What of the dignity-of-labor ideal in ‘post-industrial’ societies? In an economy dominated by services in which a relatively small proportion of the population is engaged in direct production of tangible goods, it is still possible to speak of people taking pride in their work, irrespective of its nature, even irrespective of whether it is remunerated. But the ideal of the dignity of labor has slipped out of public discussion. Competitiveness is the lodestar of contemporary political-economic discussion in the U.S., along with debt and deficits. Attention is paid to the high unemployment rate, but as much for electoral considerations as any others. An attack by a right-wing governor on the right to collective bargaining sent thousands of people into the streets in Wisconsin, but that action was framed (quite understandably) as a defense of rights rather than primarily as a defense of the dignity of labor. And all sides use the discourse of rights. Thus laws restricting the prerogatives of unions are called right-to-work laws, and states where they are in force are known as right-to-work states -- as if the primary motive of such laws were to guarantee rights rather than to weaken unions. Ultimately, the meaning of 'rights' is determined by political struggles. As Samuel Bowles and Herbert Gintis put it: "Elements of a political lexicon – such as the discourse of rights – do not…have essential meanings…. Making history is often a matter of making language. But discourses are more often borrowed or stolen than created de novo. Faced with a restricted political vocabulary, political actors appropriate and transform tools that even hostile forces have labored to develop."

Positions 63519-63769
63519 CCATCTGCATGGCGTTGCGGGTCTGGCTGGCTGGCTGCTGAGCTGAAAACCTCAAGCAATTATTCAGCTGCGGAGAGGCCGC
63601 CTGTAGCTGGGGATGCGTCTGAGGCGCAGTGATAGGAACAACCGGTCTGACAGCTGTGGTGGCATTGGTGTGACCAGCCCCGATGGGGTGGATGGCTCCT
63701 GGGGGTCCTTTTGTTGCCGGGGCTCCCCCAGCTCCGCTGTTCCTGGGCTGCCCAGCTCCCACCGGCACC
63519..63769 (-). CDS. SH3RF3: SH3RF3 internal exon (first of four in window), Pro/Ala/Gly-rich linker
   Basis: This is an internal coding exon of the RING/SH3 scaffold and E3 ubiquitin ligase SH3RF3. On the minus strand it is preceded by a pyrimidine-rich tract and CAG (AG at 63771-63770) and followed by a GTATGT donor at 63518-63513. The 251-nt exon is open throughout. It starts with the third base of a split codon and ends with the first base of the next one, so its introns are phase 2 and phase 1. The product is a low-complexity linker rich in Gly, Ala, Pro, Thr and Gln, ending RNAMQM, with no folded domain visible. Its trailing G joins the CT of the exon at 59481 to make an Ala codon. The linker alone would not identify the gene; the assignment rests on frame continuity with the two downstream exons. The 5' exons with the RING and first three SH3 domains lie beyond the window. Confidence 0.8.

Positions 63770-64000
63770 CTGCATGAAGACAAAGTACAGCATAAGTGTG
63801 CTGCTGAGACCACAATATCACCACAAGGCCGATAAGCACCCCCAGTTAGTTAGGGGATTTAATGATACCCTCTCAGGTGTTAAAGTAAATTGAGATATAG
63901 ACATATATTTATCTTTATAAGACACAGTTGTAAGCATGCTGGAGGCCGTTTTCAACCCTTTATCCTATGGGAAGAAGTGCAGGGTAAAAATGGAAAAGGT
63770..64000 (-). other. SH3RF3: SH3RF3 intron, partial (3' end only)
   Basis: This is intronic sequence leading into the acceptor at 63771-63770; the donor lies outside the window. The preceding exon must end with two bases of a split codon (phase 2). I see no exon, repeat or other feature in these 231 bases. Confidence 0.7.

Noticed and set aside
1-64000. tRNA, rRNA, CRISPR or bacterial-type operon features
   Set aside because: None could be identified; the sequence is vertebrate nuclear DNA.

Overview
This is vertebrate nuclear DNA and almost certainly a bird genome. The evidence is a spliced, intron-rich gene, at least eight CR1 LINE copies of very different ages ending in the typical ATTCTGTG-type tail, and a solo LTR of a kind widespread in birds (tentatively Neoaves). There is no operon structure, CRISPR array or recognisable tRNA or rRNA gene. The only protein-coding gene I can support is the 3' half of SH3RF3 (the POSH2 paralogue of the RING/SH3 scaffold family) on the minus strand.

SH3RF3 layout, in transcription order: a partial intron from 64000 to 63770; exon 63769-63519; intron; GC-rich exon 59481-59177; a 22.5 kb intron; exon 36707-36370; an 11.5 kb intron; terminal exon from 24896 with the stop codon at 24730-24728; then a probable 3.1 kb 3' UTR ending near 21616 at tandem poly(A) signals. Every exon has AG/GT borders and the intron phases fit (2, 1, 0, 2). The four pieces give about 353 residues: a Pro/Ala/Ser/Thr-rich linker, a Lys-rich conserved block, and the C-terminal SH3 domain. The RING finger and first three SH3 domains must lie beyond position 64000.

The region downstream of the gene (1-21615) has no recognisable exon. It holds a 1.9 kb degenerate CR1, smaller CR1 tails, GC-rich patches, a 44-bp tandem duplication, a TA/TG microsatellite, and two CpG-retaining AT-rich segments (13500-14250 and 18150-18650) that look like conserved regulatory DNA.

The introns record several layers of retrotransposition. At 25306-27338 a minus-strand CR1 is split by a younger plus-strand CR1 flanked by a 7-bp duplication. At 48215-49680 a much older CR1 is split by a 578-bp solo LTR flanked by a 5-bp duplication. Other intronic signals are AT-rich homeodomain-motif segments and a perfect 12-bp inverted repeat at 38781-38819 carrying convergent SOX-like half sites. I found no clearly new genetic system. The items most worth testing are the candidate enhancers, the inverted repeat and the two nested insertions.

Once slavery ceased to exist in the U.S., free labor had no polar antithesis to give it luster by comparison, and it tended to become, at best, just a fact rather than something to be widely celebrated. Critics of wage labor as exploitation could pursue their critique, secure in the knowledge that the surface similarities of their position to that of a George Fitzhugh probably would no longer be flung in their faces. This liberation, so to speak, of the critics of industrial capitalism arguably counts as one of the Civil War’s less-noticed consequences.
P.s. I had intended this post to have a broader, less U.S.-centric focus, but that proved beyond my capacities at the moment.
1. Dennis H. Wrong, The Problem of Order (1994), p.32.
2. James M. McPherson, Battle Cry of Freedom (1988), p.197.
3. Eric Foner, The Fiery Trial (2010), pp.115-16.
4. Quoted in McPherson, p.198.
5. Samuel Bowles and Herbert Gintis, Democracy and Capitalism (1986), pp.161-62.
See also two books by Jonathan A. Glickstein: American Exceptionalism, American Anxiety: Wages, Competition, and Degraded Labor in the Antebellum United States (2002) and Concepts of Free Labor in Antebellum America (1991).